This week’s prompt asks you to think back to a relationship from your past (parent, friend, romantic, work, May-December, toxic, love/hate, abusive). If you think hard you’ll be able to define several. Focus on one and think about one word that describes or relates to that relationship. Can you write a poem about the relationship that uses the word just once for maximum effect (in the title and/or text of the poem)?
1. Think about your past relationships—don’t limit the kind of relationships you remember, and keep in mind that this must be a past relationship, not one in which you’re currently involved.
2. Choose one of your past relationships as the subject for your poem.
3. Think of a word that relates, directly or indirectly, to that relationship. Just one word, so make it a strong one!
4. Begin writing your poem (about the relationship) and include the word (in the title and/or within the poem). BUT …. here’s the challenge: you can only use the word once. Synonyms (as many as you like) are allowed, though.
1. Because you’re focused on two things in this poem (the relationship and the word), work toward incorporating them through imagery and content.
2. Try writing beyond your last line, then go back and find the real last line hidden in what you’ve written.
3. Don’t undercut your poem’s “authority” by ending with trivia or a “so what” line that doesn’t make your readers gasp.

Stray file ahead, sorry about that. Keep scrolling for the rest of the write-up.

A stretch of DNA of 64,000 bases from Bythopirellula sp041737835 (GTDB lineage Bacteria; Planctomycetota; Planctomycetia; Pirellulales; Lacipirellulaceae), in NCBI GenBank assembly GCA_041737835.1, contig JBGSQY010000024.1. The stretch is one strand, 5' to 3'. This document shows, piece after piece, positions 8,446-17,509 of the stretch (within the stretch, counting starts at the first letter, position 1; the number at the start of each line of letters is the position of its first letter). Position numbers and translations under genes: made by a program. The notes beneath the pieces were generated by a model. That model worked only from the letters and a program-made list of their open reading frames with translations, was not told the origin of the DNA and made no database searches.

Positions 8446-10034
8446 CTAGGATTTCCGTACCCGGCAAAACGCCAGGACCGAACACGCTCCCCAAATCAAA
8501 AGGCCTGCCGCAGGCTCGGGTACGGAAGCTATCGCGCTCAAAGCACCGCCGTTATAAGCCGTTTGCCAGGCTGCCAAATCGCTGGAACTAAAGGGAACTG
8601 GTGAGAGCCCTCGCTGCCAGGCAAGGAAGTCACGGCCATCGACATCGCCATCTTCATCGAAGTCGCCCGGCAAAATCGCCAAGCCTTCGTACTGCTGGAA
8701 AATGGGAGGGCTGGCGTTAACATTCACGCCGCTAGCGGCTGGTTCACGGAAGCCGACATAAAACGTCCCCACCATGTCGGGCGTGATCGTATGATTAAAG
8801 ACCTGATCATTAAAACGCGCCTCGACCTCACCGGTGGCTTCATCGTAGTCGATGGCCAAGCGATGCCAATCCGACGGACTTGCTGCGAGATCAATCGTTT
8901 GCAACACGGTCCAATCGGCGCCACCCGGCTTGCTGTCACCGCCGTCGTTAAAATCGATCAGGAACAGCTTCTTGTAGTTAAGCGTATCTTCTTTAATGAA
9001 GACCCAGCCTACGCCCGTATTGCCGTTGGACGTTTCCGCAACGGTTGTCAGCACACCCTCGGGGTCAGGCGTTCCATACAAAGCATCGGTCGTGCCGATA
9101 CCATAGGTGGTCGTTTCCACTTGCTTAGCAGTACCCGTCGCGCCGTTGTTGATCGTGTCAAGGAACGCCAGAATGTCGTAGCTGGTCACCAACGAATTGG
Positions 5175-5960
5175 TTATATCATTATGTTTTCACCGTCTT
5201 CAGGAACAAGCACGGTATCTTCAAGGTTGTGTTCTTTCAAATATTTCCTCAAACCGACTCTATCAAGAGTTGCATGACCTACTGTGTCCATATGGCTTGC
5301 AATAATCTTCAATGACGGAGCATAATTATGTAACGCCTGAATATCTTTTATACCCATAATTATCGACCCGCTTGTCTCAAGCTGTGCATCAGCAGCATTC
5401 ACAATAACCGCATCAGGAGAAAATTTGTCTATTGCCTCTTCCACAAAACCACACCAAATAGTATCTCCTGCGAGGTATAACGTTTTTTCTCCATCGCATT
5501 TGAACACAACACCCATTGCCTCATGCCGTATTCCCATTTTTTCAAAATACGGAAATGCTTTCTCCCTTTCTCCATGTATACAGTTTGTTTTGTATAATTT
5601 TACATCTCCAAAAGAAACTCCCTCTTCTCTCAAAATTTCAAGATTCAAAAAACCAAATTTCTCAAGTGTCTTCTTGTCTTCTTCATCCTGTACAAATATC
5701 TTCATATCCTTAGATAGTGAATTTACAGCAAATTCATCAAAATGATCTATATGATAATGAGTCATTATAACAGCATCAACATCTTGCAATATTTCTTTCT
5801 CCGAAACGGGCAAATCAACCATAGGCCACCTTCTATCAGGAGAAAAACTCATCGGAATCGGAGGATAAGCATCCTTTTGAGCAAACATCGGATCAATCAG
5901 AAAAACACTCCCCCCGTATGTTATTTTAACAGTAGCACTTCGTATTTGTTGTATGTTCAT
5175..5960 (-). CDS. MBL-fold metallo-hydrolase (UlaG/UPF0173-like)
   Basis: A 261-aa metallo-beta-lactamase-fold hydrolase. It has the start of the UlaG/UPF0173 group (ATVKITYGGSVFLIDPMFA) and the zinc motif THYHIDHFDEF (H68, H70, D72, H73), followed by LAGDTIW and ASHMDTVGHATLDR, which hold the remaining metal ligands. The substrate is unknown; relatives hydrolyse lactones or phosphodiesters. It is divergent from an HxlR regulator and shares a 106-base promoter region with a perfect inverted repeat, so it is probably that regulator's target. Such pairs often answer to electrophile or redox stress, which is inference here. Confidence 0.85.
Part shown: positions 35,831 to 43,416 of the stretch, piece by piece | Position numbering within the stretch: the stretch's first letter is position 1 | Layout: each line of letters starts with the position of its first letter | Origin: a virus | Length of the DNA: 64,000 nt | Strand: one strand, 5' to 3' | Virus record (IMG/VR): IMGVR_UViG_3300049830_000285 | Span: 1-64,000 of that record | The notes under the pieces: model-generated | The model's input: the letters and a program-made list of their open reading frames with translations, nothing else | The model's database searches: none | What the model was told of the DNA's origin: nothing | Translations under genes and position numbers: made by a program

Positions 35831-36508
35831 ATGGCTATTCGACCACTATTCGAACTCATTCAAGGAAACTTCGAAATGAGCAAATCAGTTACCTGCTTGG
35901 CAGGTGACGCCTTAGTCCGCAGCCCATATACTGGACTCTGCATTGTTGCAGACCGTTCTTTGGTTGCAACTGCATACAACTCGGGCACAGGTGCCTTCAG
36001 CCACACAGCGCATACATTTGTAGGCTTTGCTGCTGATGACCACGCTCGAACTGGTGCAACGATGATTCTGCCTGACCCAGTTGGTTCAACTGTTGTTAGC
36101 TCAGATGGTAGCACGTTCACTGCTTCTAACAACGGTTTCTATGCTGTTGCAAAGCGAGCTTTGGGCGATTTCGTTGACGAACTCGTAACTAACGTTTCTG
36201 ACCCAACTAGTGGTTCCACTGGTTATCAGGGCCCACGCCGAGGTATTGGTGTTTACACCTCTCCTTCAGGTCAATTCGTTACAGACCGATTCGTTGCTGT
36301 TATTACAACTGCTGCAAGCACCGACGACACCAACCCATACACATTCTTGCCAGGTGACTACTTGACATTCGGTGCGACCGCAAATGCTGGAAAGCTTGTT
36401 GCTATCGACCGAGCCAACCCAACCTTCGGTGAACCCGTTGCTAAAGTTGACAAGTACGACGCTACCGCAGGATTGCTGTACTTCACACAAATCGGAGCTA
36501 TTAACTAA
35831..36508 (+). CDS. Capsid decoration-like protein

4. Leave your reader something to reflect upon.
5. Point toward something broader than the body of the poem.
Take a look at the poem below, “Red Bud,” from Nancy Lubarski’s book, Tattoos (Finishing Line Press, 2014, Copyright © 2014).
Although the poem wasn’t written for this prompt, it’s still a perfect example of what you might do with your own poem this week. In “Red Bud,” Nancy deals with the relationship between parents and children, loved ones, and losses. There are several relationships at work in this poem. The tree that fell in a storm might well be a metaphor for other kinds of loss. Notice how Nancy’s poem is image-based and written with absolute economy of words. This poem tells a story, but it’s not merely anecdotal—it does more than simply relate something that happened, it goes beyond the obvious and suggests something more than the loss of a tree. As I've noted often before, the best poems have more than one subject: their obvious subjects (of course) and one or more "inner" subjects as well. Think about how you can achieve this in your own work.
Which word in the poem do you think is the defining word in "Red Bud," articulated only once? (Scroll down for the answer.)
When you planted it years
ago, it was to teach our two
sons about care and tending.
They helped you trim the
branches each spring to
ease its growth upward.
I wish the storm had spared
that Red Bud—the single
gust that ripped the roots
and toppled it. Now, there will
be no more flowers. The boys
are older; they didn’t notice
that the tree was gone.
(Reprinted by permission of the author.)
You can order Tattoos (I recommend it highly!) directly from the publisher.
(Answer: The defining word in "Red Bud" is “gone,” effectively placed as the last word in the poem.)